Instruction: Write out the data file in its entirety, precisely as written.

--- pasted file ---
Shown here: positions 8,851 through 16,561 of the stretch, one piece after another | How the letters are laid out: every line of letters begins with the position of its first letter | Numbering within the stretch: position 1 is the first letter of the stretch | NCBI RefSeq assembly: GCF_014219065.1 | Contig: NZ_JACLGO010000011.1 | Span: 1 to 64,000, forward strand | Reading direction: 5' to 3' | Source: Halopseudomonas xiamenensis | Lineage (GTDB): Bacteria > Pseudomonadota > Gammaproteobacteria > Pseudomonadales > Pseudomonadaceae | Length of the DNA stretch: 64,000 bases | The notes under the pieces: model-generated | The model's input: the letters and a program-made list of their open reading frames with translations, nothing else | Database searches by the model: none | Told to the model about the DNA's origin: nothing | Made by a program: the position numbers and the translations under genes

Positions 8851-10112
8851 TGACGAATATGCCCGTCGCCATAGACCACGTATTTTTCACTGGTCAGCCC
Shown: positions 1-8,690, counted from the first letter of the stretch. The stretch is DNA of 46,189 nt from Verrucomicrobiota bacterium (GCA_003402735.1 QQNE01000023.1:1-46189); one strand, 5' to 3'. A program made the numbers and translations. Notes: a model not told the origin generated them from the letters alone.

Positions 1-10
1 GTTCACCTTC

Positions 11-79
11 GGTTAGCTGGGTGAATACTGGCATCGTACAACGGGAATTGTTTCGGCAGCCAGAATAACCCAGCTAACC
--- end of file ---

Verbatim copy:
Shown here: positions 8,851 through 16,561 of the stretch, one piece after another | How the letters are laid out: every line of letters begins with the position of its first letter | Numbering within the stretch: position 1 is the first letter of the stretch | NCBI RefSeq assembly: GCF_014219065.1 | Contig: NZ_JACLGO010000011.1 | Span: 1 to 64,000, forward strand | Reading direction: 5' to 3' | Source: Halopseudomonas xiamenensis | Lineage (GTDB): Bacteria > Pseudomonadota > Gammaproteobacteria > Pseudomonadales > Pseudomonadaceae | Length of the DNA stretch: 64,000 bases | The notes under the pieces: model-generated | The model's input: the letters and a program-made list of their open reading frames with translations, nothing else | Database searches by the model: none | Told to the model about the DNA's origin: nothing | Made by a program: the position numbers and the translations under genes

Positions 8851-10112
8851 TGACGAATATGCCCGTCGCCATAGACCACGTATTTTTCACTGGTCAGCCC
Shown: positions 1-8,690, counted from the first letter of the stretch. The stretch is DNA of 46,189 nt from Verrucomicrobiota bacterium (GCA_003402735.1 QQNE01000023.1:1-46189); one strand, 5' to 3'. A program made the numbers and translations. Notes: a model not told the origin generated them from the letters alone.

Positions 1-10
1 GTTCACCTTC

Positions 11-79
11 GGTTAGCTGGGTGAATACTGGCATCGTACAACGGGAATTGTTTCGGCAGCCAGAATAACCCAGCTAACC